More people today are considering contemporary tastes and ideas in home decoration and renovation, a departure from the ubiquitous gilded French style that peppered every self-respecting Egyptian’s home.
Off with the old, and on with the new is the attitude de jour.
There’s a new-found emphasis on comfortable living to be complimented by home accessories and trinkets that subtly allude to extensive traveling to exotic places.
Terra, one of few stores that deliver practical items with taste in this city, labels itself as “the new home of contemporary materials in Egypt, catering to those wishing to incorporate natural materials into their design themes with a novel touch.
Terra means earth, and with such a nomenclature, all items sold in the store are small pieces sourced from nature.
Terra sells a variety of landscaping accessories and necessities.
Color choices are veering to sober modern colors of grays, beiges and browns.
Glazed garden pots in various sizes, available in colors of celadon green, blue and brown glaze are big sellers. Both decorative and durable, these pots can be arranged in pairs or asymmetrically in various colors and sizes, placed for both aesthetic and landscaping purposes.
It is this dual versatility of Terra’s products that is so enticing to customers.
The notion of landscaping a garden and devoting as much attention and importance to it as a home is what drives Terra’s owners to promote such a style of home interiors.
Founding partners Eric Djermakian, Khaled Shoukry and Kamal Zaki have in a short span of time been successful in placing their products in many people’s homes, and in doing so, prompting people to redefine how they live in their own homes.
Terra does not promote itself as a store that provides all the elements of a beautiful home but rather, as a place to discover a special idea or two. Juxtaposing a few imported items and elements with an Egyptian setting could yield that spirit of exoticism and originality which many seek.
All items on display are imported save for the water features which they have started producing locally. “[It’s about] using a certain amount of imported material to give it a little bit of that extra touch, says Zaki.
The products aim to transform an outdoor space into a serene living area. Water features trickle water over Buddha’s large face in a pseudo water fall, or in sets of three bowls with water travelling in a cyclical motion, serving as a modern take on the classic idea of having a fountain in one’s garden.
Limestone and sand stones are sourced from Rajasthan and Jaipur, India, whereas other stones are sourced from South East Asia from actual river beds. Stones in various shapes from small pebbles to larger sizes can be used as gravel in select areas of a garden as a flooring alternative to grass.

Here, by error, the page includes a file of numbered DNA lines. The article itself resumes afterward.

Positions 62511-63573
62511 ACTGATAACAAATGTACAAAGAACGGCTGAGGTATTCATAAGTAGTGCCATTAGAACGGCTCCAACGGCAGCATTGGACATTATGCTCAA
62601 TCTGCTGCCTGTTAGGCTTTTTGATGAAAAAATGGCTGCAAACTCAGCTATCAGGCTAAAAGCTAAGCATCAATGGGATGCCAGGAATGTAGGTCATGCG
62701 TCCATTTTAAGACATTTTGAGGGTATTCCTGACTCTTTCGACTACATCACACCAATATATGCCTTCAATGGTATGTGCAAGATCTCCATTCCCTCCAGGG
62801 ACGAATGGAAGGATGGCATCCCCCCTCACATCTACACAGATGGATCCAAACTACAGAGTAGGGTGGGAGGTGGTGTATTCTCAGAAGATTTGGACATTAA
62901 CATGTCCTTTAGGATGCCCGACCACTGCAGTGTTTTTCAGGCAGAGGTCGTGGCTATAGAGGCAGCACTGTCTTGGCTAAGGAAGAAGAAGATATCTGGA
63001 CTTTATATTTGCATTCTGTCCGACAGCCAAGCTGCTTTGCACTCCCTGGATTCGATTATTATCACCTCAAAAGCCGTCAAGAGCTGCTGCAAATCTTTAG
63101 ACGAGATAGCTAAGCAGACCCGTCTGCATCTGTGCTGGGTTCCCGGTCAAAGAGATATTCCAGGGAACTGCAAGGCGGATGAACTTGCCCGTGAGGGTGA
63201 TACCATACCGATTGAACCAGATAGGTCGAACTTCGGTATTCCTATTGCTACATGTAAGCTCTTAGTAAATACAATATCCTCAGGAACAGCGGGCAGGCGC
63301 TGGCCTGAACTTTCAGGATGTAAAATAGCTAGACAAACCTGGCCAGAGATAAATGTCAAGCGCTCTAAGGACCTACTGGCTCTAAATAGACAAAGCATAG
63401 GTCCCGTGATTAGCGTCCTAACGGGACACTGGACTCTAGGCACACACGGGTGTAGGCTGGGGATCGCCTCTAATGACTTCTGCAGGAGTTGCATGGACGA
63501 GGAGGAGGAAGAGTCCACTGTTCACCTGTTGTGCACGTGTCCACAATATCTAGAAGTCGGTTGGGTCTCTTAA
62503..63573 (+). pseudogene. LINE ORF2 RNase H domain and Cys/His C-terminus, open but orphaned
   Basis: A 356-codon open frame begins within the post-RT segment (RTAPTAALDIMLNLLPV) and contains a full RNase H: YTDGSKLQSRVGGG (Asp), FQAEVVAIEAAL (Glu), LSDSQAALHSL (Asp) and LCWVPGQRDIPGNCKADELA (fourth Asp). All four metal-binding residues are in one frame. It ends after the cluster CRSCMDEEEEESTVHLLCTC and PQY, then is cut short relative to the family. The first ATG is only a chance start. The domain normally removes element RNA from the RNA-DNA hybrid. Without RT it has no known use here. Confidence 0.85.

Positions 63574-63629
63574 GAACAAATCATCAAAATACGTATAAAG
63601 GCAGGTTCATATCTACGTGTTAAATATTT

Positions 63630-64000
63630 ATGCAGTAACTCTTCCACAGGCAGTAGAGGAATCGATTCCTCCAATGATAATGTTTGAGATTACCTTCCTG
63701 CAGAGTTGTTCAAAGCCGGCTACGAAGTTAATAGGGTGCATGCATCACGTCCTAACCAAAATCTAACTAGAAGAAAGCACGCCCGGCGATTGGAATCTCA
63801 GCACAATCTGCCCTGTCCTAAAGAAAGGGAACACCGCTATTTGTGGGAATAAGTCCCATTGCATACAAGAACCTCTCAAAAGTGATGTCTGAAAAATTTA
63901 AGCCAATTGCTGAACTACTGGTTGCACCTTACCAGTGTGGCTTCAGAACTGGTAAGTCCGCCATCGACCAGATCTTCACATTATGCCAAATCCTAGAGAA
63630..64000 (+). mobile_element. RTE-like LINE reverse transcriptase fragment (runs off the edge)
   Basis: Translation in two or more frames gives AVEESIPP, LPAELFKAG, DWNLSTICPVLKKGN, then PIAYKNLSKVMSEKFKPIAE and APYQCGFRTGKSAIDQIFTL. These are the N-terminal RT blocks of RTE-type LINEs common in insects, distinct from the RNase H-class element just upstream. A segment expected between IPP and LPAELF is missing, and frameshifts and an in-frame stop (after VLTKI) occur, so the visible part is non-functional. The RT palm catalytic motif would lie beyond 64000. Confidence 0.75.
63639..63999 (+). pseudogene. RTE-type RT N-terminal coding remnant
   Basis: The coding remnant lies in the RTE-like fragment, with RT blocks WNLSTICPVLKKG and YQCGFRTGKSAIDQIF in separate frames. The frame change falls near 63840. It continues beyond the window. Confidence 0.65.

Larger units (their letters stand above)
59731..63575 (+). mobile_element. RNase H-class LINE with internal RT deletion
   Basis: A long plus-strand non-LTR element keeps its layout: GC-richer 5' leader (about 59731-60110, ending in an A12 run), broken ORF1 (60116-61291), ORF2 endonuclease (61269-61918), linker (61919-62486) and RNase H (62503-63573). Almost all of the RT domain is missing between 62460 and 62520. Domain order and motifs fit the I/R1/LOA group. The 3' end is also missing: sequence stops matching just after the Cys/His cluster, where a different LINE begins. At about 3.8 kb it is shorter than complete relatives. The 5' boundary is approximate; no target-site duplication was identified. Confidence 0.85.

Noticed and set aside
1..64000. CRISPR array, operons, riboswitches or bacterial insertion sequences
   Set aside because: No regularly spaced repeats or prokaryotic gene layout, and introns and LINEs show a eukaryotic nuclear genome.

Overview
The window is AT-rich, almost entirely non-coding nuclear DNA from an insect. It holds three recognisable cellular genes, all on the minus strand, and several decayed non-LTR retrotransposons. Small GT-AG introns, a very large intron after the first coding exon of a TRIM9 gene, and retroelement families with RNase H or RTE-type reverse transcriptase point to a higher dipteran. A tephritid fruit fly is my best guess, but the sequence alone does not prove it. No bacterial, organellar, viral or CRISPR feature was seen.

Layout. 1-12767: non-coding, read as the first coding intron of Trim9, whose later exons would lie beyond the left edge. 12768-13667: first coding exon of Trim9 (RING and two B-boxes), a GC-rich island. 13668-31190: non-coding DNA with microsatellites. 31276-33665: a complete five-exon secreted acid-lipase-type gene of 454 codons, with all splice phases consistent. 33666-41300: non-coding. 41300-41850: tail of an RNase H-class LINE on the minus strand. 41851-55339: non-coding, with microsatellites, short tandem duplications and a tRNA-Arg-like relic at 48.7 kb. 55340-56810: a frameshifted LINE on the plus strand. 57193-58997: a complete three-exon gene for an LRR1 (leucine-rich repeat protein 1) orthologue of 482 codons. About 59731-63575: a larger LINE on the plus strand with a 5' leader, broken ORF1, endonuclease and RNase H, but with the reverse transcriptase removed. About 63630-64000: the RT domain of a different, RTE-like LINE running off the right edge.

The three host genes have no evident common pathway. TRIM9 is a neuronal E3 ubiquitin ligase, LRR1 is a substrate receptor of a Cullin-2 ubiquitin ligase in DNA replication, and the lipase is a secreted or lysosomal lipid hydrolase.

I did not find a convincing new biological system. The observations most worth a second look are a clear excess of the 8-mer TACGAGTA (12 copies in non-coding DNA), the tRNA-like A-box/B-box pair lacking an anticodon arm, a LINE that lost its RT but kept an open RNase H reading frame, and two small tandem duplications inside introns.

Larger stones are halved and hallowed out to use as sinks, and a few exceptionally large ones make for impressive tubs. Although the tubs weigh a ton or so, and require preliminary architectural design and engineering consideration to incorporate them into a home plan, the sinks install just as easily as ceramic ones.
Terra is outfitted in the very products it sells, and in doing so, illustrates how one can use the limestone as flooring or wall surface tiles and contrast it with the other features and furnishing in a room.
There is nothing cold about the feel or appearance of using stone in living quarters. Coming in various colors ranging from beiges to slate grays, the limestone serves as a durable flooring surface in either its rough or polished form, and as a wall surface as exemplified in Terra’s meeting room.
In this room, a gray suede sofa, colored pillows and a suspended chandelier made from translucent shells make the theme of organic design materials more tangible to those who can’t imagine this combination in their own living spaces. Success in using these materials is about knowing how to balance out the various materials in the right amounts.
Djermakian’s office is an amalgamation of wood, pebbles and smooth and textured limestone. His desk is composed of a pane of glass that rests on a pebble covered vessel and a wooden rest. The walls are covered in tiles of stone and framed by panels of wood. The effect is serene and yet wholly practical as elements of modernity are also balanced out, making the notion of natural organic materials a viable choice serving both objectives of form and function.
The store’s bathroom and kitchenette is too outfitted in Terra’s wares and serve as continual inspiration for jazzing up small spaces.
Balinese art work is also sold in the store, and depicts the exotic beauty of island life. Although perhaps more suitable for an outdoor patio or casual living room, the art is pretty.
The store’s highlight though seems to be the objects d’art that is sourced from various locales, making use of petrified drift wood, hallowed coconut tree trunks, and old boat rudders. There is an understated beauty to the rudders with their scales of flaking paint in bold green and blue that have been erected on metal stands, and originality to the hallowed drift wood that could be used a light source by simply placing a garden spotlight from underneath.
Djermakian proudly points out that in their two years since opening Terra advertising has been limited to word of mouth. Prices are considered reasonable by clients and the decorators who work with them in comparison to the prices of tiles and such found on the market.
Terra7 Elnakheel Street, 1st floor, Apt. 501, Mohandiseen, Cairo